Wayne May - New Narrow Pass

Some time after the Walk the Walk challenge was issued (2013), the Heartland Model's "narrow pass" idea was revised. The revision led to a shortening of the Heartland Model's Desolation-Bountiful line.

Recall the Narrow Pass noted on the map from Volume Two of Wayne May's THIS LAND series (shown previous)? Near the end of an exciting 2017 presentation, Wayne redefined "the narrow pass" as a 70 to 80 mile wide isthmus between long ago fens of Lake Erie, called the "Great Black Swamp", and the ancient shore of Lake Michigan (both featured in the slide above). According to the new idea, the 1.5 day journey spanned the 70 to 80 mile wide isthmus - the newly alleged "narrow pass".

But notwithstanding the somewhat less ridiculous distance, heartlanders are still in need of a runner, an athlete to prove their model. The situation is eerily like the dilemma besetting the Tehuantepec hypothesis. In order to affirm the 1.5 day journey across the wide, lateral Mesoamerican isthmus, proponents are much in want of an incredible runner. Never mind the fact that the Hebrew word מהלך (Yonah 3:3-4), translated "journey" in Jonah 3:3-4, comes from the word for "walk"; let heartlanders and Tehuantepec-ers each pick a runner to put their Desolation – Bountiful lines to the test. Prove it! If you can't Walk the Walk, you better Run the Run!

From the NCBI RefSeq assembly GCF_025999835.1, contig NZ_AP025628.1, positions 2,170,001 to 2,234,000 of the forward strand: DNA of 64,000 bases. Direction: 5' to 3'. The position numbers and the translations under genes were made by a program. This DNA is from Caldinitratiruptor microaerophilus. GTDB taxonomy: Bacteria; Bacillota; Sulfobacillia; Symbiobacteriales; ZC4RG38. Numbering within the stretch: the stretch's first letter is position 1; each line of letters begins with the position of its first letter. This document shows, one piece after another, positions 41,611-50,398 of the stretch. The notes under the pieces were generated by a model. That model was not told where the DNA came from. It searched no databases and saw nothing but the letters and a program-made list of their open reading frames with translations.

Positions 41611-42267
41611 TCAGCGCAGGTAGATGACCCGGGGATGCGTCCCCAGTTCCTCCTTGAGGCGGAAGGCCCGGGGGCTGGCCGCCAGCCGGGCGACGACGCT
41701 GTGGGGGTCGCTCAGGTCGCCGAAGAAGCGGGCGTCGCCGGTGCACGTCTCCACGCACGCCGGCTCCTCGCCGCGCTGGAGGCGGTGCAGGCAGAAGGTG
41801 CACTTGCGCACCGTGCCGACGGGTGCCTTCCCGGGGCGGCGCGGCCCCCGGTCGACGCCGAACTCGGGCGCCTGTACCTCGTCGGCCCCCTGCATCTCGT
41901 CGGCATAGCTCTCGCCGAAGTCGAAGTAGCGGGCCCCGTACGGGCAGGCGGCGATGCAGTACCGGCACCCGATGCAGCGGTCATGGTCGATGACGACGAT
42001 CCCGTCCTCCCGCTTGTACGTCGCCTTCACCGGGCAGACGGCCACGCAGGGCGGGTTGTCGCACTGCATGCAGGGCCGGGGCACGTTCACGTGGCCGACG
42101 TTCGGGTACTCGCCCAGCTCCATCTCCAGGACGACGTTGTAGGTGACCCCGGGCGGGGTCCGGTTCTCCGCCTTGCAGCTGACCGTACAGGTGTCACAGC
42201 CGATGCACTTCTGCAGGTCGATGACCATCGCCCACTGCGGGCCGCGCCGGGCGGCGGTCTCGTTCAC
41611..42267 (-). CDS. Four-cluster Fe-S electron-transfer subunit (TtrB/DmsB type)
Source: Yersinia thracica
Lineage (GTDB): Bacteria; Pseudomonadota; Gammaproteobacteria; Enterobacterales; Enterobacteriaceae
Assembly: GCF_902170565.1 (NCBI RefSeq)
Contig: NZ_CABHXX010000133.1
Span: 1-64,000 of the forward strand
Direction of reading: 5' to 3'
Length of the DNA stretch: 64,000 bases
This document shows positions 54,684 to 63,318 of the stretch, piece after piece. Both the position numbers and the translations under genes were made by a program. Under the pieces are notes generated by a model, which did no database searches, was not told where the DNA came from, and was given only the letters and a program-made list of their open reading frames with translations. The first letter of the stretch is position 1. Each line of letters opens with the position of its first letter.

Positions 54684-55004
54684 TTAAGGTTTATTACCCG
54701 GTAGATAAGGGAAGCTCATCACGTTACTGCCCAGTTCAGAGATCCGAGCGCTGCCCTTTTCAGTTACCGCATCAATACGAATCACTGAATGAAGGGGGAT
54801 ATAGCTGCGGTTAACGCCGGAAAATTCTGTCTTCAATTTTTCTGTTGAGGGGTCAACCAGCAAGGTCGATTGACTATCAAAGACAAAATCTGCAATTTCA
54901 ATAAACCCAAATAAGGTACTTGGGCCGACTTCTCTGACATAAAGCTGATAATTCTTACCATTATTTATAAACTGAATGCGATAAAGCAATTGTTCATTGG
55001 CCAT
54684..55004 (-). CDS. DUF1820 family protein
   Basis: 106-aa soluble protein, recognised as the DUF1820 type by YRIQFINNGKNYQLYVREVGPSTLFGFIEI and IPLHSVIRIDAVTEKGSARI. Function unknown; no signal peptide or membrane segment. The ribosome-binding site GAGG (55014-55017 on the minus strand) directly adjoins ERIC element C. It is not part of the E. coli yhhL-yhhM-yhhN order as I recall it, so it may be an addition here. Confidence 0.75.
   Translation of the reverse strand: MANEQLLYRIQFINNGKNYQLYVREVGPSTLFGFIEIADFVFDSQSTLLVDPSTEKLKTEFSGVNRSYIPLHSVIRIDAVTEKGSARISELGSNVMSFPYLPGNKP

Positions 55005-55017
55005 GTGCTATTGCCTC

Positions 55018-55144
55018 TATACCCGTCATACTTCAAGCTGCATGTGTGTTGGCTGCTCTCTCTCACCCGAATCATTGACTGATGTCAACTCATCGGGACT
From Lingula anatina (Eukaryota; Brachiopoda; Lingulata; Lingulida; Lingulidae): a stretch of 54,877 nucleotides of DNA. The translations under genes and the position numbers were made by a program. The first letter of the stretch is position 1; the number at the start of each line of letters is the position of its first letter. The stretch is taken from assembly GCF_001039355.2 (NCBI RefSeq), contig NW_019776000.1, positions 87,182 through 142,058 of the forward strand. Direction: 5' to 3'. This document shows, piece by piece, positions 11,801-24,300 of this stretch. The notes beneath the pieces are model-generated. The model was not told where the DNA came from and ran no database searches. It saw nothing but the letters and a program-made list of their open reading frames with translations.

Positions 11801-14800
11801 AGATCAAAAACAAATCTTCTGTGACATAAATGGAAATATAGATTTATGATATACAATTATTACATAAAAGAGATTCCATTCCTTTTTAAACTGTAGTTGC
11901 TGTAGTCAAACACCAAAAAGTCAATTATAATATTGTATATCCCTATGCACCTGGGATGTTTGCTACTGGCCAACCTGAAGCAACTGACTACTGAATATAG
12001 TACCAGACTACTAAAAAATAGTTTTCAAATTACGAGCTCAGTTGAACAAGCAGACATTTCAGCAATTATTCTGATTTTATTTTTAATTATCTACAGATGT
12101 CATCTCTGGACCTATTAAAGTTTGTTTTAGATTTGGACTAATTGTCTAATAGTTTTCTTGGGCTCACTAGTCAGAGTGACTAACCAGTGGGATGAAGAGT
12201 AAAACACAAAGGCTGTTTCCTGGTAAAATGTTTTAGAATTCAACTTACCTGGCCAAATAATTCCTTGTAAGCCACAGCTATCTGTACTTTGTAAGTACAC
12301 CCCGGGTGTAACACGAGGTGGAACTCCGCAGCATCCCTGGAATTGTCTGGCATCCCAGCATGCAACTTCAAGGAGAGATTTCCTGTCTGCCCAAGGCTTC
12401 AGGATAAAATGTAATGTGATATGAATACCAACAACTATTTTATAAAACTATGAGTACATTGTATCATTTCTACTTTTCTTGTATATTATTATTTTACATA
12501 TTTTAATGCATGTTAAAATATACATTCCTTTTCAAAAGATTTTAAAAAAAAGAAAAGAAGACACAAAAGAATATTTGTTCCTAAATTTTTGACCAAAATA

But who are we fooling? Even with ancient shores and fenlands taken into account, the revised Heartland Model isthmus is still far too wide to pass as a "narrow pass".

The Book of Mormon "narrow pass" is elsewhere called "the narrow passage". (Mormon 2:29; 3:5) The word translated "passage" in 2 Nephi 20:29 (Isaiah 10:29) is "mabarah" (מעברה). The same word is translated "pass" or "ford". The "passage" referred to in 2 Nephi 20:29 is a narrow defile in the mountainous country north of Jerusalem. It is tiny compared to the inland breadth of the coastal Promised Land. In light of real scriptural / geographic context, to suggest that "the narrow passage" could be as wide, or wider than say, the distance from the western sea (Mediterranean) to Jordan, or to either of the seas (lakes) on the east (a distance of about 40 miles), seems preposterous.